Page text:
Through a series of articles we call The State, the American Farm Bureau Federation’s Advocacy and Political Affairs team is providing analysis related to "the state of" various aspects of the 2020 campaign season, including the race for the White House and key elections around the country.
Cody Lyon: The final night of a first-ever virtual political convention ended with Joe Biden accepting the Democratic nomination for President in a speech that focused on the response to the Coronavirus and its resulting impacts. It’s clear that the campaign believes the election will center on the coronavirus response and how a Biden presidency will correct the course of the virus, helping ease the economic devastation and death it has caused.
The speech, as is typical of nominee speeches, was a contrast between visions, offering direction for what the next four years will hold and a guide on how to achieve it. As expected, the speech was long on themes and short on policy specifics. Still, Biden certainly met the standard of a candidate for President with his plan of leading the nation through the coronavirus pandemic and beyond.
Instead of a convention center with cheering supporters and balloons, Biden’s virtually delivered speech needed to reflect the reverence and solemnity of the moment, but also deliver the hope of better days. In this sense, I believe he was on point.
Mike Sistak: In my view, the final night of the convention achieved three things – making the final pitch for the decency of Biden, presenting a united Democratic Party and transitioning to a General Election message that makes a grab for the middle electorate. First, while most campaigns rely on the candidate’s family to humanize them (which we saw plenty of this week), the most powerful message came from someone who isn’t even old enough to vote. A young man by the name of Brayden talked about his stutter, and how Joe Biden, a stutterer himself, personally helped Brayden take steps to overcome this challenge. This message was the perfect coda to Biden wanting the country to know that he will be a president with a deep well of empathy and understanding in a time when many Americans feel the country is short on it.
Second, we saw a video clip of several of Biden’s former competitors in the primary talking about their personal relationship with him and why they support him. Usually a national convention features the also-rans, but they’re always using a speaking slot to press their agenda, finishing with a quick praise for the nominee. But this video, showing his onetime rivals laughing and enjoying their time speaking about Biden, emphasized just how much Democratic Party leaders are singularly focused in their mission to unseat President Trump. It could go a long way toward keeping the various factions of the party united through Election Day, despite policy differences.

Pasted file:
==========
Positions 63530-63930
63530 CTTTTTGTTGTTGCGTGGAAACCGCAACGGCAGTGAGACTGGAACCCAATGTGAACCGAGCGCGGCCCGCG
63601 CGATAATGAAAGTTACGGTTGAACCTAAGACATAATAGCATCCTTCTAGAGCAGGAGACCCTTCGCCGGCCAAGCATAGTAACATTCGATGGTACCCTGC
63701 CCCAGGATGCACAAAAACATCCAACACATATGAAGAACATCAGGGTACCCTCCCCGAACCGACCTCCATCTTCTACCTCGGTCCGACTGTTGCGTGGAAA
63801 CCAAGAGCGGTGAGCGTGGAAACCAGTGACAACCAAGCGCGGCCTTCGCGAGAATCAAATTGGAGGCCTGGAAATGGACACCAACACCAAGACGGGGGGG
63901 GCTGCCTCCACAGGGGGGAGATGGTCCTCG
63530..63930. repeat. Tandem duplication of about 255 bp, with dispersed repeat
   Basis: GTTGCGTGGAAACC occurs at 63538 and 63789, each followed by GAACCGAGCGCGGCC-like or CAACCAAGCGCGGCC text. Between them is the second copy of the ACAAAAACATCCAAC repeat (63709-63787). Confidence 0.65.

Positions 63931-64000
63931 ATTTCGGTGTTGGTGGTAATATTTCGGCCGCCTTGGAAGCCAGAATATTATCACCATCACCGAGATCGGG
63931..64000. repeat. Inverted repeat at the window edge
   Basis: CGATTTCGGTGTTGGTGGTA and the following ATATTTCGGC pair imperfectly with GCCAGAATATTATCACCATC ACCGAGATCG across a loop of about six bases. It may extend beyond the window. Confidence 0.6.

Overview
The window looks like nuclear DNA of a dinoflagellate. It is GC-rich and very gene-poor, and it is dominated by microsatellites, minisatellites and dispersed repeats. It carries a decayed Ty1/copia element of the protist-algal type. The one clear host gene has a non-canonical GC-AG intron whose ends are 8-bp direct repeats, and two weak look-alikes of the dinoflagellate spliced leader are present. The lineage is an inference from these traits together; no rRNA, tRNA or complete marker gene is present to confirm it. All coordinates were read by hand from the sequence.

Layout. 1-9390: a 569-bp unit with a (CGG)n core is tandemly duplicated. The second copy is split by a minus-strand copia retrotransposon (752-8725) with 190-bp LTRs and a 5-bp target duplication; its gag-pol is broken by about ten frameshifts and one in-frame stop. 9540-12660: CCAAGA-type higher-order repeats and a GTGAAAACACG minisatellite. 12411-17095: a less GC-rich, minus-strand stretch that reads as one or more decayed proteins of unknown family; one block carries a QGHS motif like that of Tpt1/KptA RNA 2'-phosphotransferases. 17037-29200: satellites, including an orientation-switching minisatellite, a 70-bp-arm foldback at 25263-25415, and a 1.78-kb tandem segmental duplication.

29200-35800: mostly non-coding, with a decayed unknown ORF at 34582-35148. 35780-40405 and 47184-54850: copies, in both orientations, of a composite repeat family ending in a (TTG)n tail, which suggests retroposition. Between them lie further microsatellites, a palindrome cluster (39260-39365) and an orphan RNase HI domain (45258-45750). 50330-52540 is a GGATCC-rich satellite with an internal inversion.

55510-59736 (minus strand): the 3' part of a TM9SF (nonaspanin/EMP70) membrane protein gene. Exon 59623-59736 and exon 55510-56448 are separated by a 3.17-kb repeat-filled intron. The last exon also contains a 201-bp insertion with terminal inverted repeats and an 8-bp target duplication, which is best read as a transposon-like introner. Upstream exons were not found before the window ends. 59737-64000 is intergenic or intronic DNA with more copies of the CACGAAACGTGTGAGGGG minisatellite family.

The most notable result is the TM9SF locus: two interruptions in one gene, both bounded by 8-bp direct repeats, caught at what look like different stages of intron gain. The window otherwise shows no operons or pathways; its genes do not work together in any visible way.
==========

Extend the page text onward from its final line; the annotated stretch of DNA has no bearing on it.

Finally, Biden has long been thought of as the kind of candidate who could appeal to a broad American electorate. He seized on that theme within the first few minutes of his acceptance speech. He emphasized that, “while I will be a Democratic candidate, I will be an American president. I will work as hard for those who didn't support me as I will for those who did. That's the job of a president. To represent all of us, not just our base or our party. This is not a partisan moment. This must be an American moment.” This was a strong signal to Obama-Trump voters, independents and disaffected Republicans that he intends to earn their votes and presents a stark contrast to an incumbent president who vehemently attacks his detractors.
Randy Dwyer: On the final night, Biden accepted the nomination and showed himself to be what the previous three nights and multitude of speakers said he is – a decent man with values. With TV viewership down – approximately 25% for the first evening compared to the 2016 convention – it’s now time for the Biden-Harris team to take their message on the road and keep their momentum moving forward. Their polling numbers remain favorable and they’ll be careful not to misstep. While the COVID bunker strategy worked extremely well up to this point, the convention creates a sprint to the finish line. This sprint may not be a straight line. With four debates ahead -- three presidential and one vice presidential -- the voters will be watching. Superior performances by either candidate could spell the difference on Election Day.
Cody Lyon: The virtual convention showcased the broad diversity of the Democratic Party and the enthusiasm to elect Biden. Still, there is obviously an uneasy truce between the Democratic Party’s progressives and centrists. The differences between the two factions (and subgroups) will not be resolved after this convention, nor by Election Day.
Between now and then – the political lifetime of 74 days – the focus is on electing Biden. We will watch and see whether Democrats have made a successful case to the country that he deserves to be elected President of the United States.
Cody Lyon is AFBF’s managing director of advocacy and political affairs.
Randy Dwyer is AFBF’s director of advocacy & grassroots development.
Michael Sistak is AFBF’s director of grassroots program development.